American messaging app WhatsApp has spent the last two weeks putting out the fire that it didn’t think would start with a simple notification.
For the California-headquartered company, it was business-as-usual as it had already made its stance clear a good few times already.
What WhatsApp did not foresee was that it would once again stoke the privacy debate over WhatsApp sharing user data with Facebook. A vast number of users considered the notification as WhatsApp breaching the trust by sharing their chats and other data with the Mark Zuckerberg-owned social media giant.
The said update entailed how WhatsApp shares chat details between users and businesses with its parent, Facebook, for targeted advertisements across Facebook products. The only change this time was that WhatsApp explained how data would be shared with Facebook when users interact with businesses that use social media giant’s hosting services.
Late last year, Facebook said it would soon roll out its web hosting service, a cloud-based server for big businesses who would like to manage their chats and payment receipts they share with customers.
From now on, it said, businesses that choose to use its hosting services would be clearly labeled so users can decide whether they want to communicate with that business account or not.
A day after the notification, Elon Musk, Tesla Inc. and SpaceX’s chief executive officer, tweeted to his 42 million-plus followers–“use Signal,” a rival messaging app. And that was just the start of the massive global backlash that WhatsApp would face over the next few weeks.
Back in India–WhatsApp’s largest market with 450 million users and where WhatsApp has been eyeing a huge B2B opportunity with millions of small enterprises shifting operations online due to the pandemic, the angst against the company rose like mercury.
The WhatsApp saga in India
Last week, many Indian companies advised their employees not to use WhatsApp to share sensitive information. A few prominent entrepreneurs including India’s most valuable startup Paytm’s Vijay Shekhar Sharma publicly suggested a switch to Signal or Telegram, alternate messaging platforms to WhatsApp, as they don’t collect any user data.
Sridhar Vembu, the billionaire founder of SaaS giant Zoho, announced the company will soon launch a messaging app called Arattai for Indians. Consequently, downloads of Signal and Telegram, in India have spiraled up.
However, there is no opt-out option in the new update, unlike previous times, except for users in European Union (EU) owing to its strict data sharing laws under General Data Protection Regulation.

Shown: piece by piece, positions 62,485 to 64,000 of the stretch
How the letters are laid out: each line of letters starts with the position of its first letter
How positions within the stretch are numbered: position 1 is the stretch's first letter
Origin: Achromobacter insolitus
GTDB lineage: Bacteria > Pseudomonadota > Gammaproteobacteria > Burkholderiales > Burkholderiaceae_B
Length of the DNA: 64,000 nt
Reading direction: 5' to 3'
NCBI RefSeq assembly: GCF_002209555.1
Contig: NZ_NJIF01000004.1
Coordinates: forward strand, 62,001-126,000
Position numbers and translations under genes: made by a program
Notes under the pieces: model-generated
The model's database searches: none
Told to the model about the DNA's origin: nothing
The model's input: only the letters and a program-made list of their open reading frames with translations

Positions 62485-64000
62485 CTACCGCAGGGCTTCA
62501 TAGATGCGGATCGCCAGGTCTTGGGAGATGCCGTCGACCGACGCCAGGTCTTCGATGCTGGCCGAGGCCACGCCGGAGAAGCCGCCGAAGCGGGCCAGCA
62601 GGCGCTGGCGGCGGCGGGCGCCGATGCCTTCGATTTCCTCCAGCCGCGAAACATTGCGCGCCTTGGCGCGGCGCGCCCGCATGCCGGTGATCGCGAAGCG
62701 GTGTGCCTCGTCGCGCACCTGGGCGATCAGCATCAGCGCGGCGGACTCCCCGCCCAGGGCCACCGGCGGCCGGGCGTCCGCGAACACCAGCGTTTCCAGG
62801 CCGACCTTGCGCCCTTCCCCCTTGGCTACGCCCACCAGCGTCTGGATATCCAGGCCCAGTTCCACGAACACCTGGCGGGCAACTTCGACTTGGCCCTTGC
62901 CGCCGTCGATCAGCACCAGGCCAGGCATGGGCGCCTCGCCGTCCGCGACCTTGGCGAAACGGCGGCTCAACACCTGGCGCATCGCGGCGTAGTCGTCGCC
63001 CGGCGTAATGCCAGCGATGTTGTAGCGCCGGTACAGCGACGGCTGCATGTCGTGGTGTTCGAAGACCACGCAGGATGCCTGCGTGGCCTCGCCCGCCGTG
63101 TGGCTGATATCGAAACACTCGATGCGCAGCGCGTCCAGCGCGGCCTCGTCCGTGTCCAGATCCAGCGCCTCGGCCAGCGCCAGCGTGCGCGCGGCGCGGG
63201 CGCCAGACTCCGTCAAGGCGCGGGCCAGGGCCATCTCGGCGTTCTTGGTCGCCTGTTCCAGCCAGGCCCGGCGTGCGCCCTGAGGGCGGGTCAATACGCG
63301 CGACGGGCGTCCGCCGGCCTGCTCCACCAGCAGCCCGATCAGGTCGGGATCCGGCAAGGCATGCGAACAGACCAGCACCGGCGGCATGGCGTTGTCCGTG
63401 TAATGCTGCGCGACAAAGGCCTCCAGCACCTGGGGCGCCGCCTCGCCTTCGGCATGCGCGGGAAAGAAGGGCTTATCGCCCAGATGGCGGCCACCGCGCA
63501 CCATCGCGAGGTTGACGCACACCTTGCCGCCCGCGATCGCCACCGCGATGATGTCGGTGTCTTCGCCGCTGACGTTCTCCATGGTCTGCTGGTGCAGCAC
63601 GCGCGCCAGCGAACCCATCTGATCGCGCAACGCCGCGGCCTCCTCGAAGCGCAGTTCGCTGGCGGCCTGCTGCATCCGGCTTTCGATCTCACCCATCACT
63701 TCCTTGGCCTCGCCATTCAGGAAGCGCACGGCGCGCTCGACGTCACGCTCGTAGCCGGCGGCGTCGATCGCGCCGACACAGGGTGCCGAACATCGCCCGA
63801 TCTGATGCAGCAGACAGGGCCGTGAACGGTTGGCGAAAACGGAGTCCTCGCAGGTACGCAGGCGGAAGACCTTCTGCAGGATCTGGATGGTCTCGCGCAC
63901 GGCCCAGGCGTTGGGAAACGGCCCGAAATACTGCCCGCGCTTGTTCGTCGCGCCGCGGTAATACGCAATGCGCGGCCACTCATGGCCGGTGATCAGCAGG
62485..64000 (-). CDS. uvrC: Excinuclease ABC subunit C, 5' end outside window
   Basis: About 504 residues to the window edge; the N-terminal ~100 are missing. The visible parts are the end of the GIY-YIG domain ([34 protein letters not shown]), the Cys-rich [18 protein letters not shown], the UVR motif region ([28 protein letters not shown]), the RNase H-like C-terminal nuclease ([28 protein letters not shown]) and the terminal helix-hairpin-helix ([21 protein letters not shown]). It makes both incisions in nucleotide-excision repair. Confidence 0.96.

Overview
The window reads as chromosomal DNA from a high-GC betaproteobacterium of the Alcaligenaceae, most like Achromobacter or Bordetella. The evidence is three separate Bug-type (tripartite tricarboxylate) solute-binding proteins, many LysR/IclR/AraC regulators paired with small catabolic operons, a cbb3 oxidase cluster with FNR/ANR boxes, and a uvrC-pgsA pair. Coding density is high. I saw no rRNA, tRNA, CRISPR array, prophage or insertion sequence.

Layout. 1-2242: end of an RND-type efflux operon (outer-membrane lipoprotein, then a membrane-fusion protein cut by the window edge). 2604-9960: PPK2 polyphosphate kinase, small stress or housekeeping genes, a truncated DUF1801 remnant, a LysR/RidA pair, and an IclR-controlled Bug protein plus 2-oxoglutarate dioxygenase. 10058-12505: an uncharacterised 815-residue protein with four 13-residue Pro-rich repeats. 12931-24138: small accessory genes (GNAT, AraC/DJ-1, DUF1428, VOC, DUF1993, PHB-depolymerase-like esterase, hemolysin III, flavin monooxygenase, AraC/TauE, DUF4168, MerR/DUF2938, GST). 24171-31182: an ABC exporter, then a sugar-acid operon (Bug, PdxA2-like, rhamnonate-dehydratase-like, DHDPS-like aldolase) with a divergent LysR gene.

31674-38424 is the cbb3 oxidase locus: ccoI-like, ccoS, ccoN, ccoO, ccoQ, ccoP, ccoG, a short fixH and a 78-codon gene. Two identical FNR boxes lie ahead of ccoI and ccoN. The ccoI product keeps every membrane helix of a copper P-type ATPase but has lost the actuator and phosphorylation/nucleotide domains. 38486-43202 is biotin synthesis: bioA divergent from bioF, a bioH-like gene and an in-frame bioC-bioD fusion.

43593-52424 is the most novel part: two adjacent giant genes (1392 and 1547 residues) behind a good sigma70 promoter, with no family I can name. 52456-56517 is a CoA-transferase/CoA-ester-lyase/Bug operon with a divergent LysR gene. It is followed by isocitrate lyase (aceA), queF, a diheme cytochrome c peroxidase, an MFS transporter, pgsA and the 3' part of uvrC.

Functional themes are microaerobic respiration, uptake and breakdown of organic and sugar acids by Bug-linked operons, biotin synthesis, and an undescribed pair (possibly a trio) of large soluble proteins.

On January 15, WhatsApp postponed the rollout of the updated privacy norms to mid-May as it said it would like to first clear all the miscommunication.
In its previous policy updates, the company had already made it clear that the information it shares with other Facebook companies includes users’ phone number, transaction data, mobile device information, IP address, and how they interact with others including businesses, among other things. What it doesn’t share with anybody is messages, logs of everyone’s text or call history, and users’ contact list.
Whether WhatsApp rolls back the new updates or not, the fact that it shares business chat details with Facebook is undisputed.
For businesses using WhatsApp, the company has already stated it shares users’ information with Facebook to make better product suggestions and show relevant offers and ads.
“The recent update does not expand our ability to share data with Facebook but instead provides further transparency about how we collect and use data,” the company said last week.
“These are not new regulations. These were first announced in August 2016. What WhatsApp announced two weeks back was that it has been sharing the data of business account conversations with Facebook,” said Jayanth Kolla, founder and partner at Bengaluru-based business consultancy firm Convergence Catalyst.
“Facebook is getting into hosting services and for that, the clarification has come,” Kolla added.
Taking a step back
Founded by Brian Acton and Jan Koum, former employees of Yahoo!, WhatsApp started as a one-to-one chat service in February 2009. It was later that year when WhatsApp first clarified that it does not share or sell user data with anyone.
“We have not, we do not, and we will not ever sell your personal information to anyone. Period. End of story,” wrote the then nine-month-old WhatsApp in response to a developer spreading rumors on iTunes about the company selling user data. “To the developer of the competing app, who shall remain nameless, we have four words for you: ‘karma is a bitch’. And if you don’t like those four words, here’s four more: ‘We have retained counsel.’